Remember these three tips the next time a hiring manager asks for an example of a time.  They should enhance your ability to present more powerfully and memorably in your next job interview.

Has storytelling ever helped you land a job? Tell us about your experience.  Like and follow us to and join the conversation.

Good luck and happy job hunting!

5 Tips on How to Reconnect with Stale Work Contacts

June 25, 2012

In the last couple of months, I’ve received a number of questions from both professional jobseekers and recent graduates about how to connect and/or reconnect with people you know that may not be in your social networks.  If you are out of a job or in active job search mode, many jobseekers may feel awkward about reaching out to people.

Here are some comments I’ve heard from a few folks:

“I haven’t kept in touch with old colleague from my previous company, they may question my motives if I send them a LinkedIn invite out of the blue”

“I never had a personal relationship with former boss so I feel strange reaching out to him.”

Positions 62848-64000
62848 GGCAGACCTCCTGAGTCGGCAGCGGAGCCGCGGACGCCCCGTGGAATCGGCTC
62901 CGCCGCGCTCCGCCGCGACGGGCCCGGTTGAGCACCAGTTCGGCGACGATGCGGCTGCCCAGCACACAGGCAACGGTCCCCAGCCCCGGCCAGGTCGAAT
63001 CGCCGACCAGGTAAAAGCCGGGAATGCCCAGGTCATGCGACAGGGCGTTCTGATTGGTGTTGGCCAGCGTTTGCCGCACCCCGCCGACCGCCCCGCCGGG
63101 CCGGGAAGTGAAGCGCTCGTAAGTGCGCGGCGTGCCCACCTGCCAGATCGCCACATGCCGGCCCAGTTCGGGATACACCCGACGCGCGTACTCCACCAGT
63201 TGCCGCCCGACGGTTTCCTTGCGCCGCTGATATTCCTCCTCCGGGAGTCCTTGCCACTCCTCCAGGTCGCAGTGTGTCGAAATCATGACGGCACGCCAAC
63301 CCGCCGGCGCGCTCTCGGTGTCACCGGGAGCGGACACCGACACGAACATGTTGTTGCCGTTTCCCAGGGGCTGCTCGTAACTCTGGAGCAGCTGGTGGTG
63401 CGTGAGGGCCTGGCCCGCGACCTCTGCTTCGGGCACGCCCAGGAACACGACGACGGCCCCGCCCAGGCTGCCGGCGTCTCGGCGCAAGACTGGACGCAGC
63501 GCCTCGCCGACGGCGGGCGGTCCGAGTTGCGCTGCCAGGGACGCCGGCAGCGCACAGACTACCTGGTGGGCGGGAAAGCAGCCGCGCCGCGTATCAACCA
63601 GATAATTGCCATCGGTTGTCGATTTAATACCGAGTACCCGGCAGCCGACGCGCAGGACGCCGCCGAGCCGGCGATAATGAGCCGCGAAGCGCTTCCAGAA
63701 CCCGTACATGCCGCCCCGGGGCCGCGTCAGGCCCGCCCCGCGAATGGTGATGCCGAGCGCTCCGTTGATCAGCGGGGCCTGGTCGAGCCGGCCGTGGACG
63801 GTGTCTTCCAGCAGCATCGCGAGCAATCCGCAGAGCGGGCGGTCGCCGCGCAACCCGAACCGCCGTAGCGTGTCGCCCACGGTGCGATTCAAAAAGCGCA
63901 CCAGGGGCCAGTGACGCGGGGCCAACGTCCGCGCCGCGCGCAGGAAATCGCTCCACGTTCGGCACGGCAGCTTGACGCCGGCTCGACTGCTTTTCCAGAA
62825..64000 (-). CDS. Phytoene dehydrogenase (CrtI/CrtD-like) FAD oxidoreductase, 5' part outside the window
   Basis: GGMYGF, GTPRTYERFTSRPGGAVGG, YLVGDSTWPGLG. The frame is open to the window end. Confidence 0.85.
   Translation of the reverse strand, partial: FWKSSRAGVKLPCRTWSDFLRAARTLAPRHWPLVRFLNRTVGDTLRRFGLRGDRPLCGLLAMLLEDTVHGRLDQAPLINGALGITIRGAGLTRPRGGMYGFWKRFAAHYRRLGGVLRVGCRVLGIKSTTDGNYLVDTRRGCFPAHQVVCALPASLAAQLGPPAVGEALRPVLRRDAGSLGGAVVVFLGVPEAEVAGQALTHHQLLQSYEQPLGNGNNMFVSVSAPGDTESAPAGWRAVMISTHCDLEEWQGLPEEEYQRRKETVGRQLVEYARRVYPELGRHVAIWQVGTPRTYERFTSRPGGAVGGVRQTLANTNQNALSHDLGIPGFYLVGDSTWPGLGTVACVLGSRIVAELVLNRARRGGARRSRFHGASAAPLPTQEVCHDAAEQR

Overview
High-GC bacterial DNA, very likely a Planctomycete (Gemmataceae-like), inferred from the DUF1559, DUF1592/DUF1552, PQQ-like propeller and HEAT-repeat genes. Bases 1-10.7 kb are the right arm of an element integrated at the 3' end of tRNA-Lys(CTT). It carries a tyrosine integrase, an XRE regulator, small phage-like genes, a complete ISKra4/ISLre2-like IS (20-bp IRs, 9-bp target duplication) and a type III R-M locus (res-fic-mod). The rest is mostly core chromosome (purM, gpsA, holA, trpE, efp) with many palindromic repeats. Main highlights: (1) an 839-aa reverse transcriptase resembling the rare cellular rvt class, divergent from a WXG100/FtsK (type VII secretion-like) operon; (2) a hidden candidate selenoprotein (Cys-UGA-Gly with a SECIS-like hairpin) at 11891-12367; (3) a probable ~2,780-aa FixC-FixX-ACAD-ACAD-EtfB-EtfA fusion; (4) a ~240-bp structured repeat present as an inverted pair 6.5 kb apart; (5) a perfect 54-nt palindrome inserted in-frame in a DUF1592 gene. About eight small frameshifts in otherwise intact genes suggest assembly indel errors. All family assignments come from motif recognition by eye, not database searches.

“I just graduated, I don’t know anyone to add to my professional network”.

“I’m afraid since I left the company, that they have forgotten me.  It feels a little like outta-sight-outta-mind”

Career Coaches agree that even if reconnecting with stale networking contacts is uncomfortable, it is a vital part of job hunting.  It’s good to keep in touch when you can, but don’t worry too much if it has been months or even years!  Life happens, people get busy – everyone is busy.  Your contacts will appreciate hearing from you when you get a moment.

“We often don’t realize that we have a treasure chest full of relationships we’ve built over the years, and once you reconnect, you may actually light a potential networking fire,” says Linda Gunther, Human Resources and Organization Development Professional.  “Remember that people you may think have forgotten you actually think about you and wonder what you are doing now.”